Building on the success of last year’s Policy 101: Community Action Workshop, this year we decided to take the workshop on the road. We were in Amherst, Cape Breton (near Baddeck), and in Halifax to talk policy with individuals keen on making their institutions, municipalities and the province as a whole more supportive of healthy lifestyles, local food, and a sustainable environment.
The format of the day (or two evenings, in the case of the Halifax workshop) remained similar to last year’s workshop (which you can read about here). In short, we did a short presentation on demystifying policy, heard stories of policy change for members of the community, and then undertook a stakeholder analysis and policy mapping exercise using real life examples suggested by the participants.
We had a great slate of speakers at our workshops. Topics included:
- smoke-free outdoor public spaces
- the healthy food policy in the Colchester healthcare facilities
- healthy food policies for provincially funded institutions
- the Environmental Goals and Sustainable Prosperity Act
- breastfeeding friendly initiatives
- speed limits in school zones and other policies to support active transportation to schools
Every story of policy change is different, and yet certain elements remain the same. It’s key to engage diverse stakeholders, to take advantage of windows of opportunity, to be flexible and patient, and to have good research and human stories to illustrate the importance of this work.
In Halifax, law professor, and former city councillor and MLA, Howard Epstein joined us to share lessons he’s learned from both being an advocate and from being an elected official. His key advice was “be bold and be prepared”: ask for meetings with decision makers and ask for what you want, but before you go make sure you and your partners have done your homework and are asking for the same thing. Keep it pointed and leave behind succinct written material. Monitor current government thinking – what’s in the budget or the throne speech? Finally, be credible. Have solid research to back up your asks.
Stakeholder Analysis & Policy Mapping
The key to the stakeholder analysis and policy mapping exercise is to get clear on what exactly you’re looking to change. Many of us go into advocacy work with big visions of the changes we want to see in the world. This is great – and we definitely shouldn’t lose this – but, as the saying goes, “the journey of a thousand miles begins with a single step”. So, what’s the first step? I often take groups through what I call “Policy Mad Libs”, where they fill in key words to create a starting point. In this case:
I want my _______________ to ____________ a policy to ______________.
First blank: institution, organization, municipal government, provincial government, etc.
Second blank: adopt,create, change, stop
Third blank: what do you want the policy to do?
Here are some examples of statements we worked with:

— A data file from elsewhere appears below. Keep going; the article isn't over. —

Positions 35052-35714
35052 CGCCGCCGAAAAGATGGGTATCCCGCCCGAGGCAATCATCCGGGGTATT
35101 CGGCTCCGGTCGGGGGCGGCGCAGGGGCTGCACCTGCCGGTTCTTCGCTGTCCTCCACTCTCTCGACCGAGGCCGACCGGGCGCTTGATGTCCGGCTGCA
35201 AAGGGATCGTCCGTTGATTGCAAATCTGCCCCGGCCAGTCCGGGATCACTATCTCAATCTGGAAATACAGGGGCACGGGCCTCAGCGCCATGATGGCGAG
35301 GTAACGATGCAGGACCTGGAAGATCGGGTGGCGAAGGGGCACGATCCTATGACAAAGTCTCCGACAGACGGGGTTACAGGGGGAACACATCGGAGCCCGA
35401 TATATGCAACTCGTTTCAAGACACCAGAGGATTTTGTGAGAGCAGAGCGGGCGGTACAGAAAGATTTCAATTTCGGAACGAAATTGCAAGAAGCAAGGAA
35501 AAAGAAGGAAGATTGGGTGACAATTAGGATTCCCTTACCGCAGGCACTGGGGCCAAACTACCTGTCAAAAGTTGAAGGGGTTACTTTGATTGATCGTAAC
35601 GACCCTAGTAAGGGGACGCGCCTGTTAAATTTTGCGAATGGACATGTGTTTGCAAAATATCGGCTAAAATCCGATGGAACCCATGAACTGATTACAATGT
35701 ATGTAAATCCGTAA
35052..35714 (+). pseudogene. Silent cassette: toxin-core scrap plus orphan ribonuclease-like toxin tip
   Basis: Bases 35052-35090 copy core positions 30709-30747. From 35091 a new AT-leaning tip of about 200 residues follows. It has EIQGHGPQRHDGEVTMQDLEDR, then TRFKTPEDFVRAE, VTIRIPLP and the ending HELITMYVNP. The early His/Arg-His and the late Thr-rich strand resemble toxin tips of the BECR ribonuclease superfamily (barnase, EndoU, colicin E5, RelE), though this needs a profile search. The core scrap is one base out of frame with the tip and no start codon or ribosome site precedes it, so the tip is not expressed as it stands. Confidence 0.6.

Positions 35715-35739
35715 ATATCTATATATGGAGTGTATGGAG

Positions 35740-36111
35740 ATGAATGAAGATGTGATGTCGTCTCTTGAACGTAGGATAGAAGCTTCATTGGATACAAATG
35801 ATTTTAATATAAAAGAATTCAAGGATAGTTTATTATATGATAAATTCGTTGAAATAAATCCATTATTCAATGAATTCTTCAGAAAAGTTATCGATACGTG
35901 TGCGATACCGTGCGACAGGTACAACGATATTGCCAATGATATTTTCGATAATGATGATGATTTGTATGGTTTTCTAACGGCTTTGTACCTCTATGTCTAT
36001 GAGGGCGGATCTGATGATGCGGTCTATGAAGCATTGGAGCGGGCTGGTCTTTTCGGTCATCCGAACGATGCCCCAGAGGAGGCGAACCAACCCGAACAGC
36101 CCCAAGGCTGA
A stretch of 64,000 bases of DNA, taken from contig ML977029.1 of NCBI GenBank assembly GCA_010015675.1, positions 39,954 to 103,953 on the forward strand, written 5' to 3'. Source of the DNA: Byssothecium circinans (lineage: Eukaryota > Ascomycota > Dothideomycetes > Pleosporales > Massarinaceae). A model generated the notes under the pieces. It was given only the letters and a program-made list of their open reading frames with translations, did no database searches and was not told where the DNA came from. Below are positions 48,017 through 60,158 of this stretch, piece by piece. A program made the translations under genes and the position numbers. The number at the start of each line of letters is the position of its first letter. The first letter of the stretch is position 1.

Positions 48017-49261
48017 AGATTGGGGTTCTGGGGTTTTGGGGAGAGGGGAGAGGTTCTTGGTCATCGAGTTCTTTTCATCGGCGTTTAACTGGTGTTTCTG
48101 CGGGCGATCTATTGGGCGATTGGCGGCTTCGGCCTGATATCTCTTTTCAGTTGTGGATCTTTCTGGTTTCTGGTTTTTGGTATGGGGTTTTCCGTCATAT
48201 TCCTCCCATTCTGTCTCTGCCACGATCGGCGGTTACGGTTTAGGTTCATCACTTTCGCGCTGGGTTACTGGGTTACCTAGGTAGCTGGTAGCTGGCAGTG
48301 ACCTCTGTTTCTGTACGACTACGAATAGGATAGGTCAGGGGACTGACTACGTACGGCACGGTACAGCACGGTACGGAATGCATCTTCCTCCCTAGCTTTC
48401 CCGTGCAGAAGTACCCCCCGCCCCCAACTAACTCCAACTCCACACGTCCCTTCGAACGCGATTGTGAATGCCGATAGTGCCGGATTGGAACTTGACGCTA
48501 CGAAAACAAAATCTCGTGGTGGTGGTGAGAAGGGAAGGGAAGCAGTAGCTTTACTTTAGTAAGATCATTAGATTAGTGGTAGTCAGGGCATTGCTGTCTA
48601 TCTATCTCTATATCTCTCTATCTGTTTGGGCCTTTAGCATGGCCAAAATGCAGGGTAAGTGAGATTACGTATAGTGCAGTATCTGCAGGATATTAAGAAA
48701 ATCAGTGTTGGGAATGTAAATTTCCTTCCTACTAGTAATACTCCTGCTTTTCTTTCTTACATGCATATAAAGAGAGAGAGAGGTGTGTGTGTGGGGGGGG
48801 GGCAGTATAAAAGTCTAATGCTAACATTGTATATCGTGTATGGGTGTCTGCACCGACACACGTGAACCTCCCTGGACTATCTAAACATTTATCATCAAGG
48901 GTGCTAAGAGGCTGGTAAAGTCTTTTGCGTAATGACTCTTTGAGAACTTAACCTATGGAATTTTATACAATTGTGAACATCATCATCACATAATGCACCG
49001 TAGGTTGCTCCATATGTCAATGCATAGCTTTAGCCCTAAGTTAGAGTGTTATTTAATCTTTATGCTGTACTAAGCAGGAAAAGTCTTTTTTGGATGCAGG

- I want my university to adopt a policy to bring healthier, local, sustainable food to campus.
- I want the NS Department of Education to create a policy integrate mandatory food skills and food literacy education into the curriculum.
- I want our municipality to adopt a local food charter.
- I want the province of Nova Scotia to create a provincial organic regulation which regulates organic claims made within the province.
- I want the municipality to create a policy to encourage healthy food at its events and festivals.
Next, the groups identified and analysed the stakeholders affected by their given policy goal. Who is a stakeholder in this issue? To what degree are they affected by the policy (low, medium or high)? And how much influence do they have (low, medium or high)? For example, if you were trying to develop a municipal food strategy, stakeholders could include, among others, city councillors, public health, the food bank and the local community garden organization.
After listing the stakeholders, the next step is to map the policy context and decision points, including gatekeepers, potential policy leaders, potential allies and potential resistance. The policy map helps to identify spaces and pathways (e.g.opportunities) for participation and influence in policy change. The point is not to get a map that is “right” but to get a clearer idea of who you might need to influence in order to achieve your policy goal. The goal of policy mapping is also to start the conversation about the different paths to creating change. It is only one step in strategizing towards change. Through the activities, participants began to see who they should reach out to and who might have the power to change the problem.
Participants went home with colourful maps of their routes to policy change – some even said that they would hang the map on the wall of their office!
A big thanks to everyone who spoke or participated and good luck with your initiatives!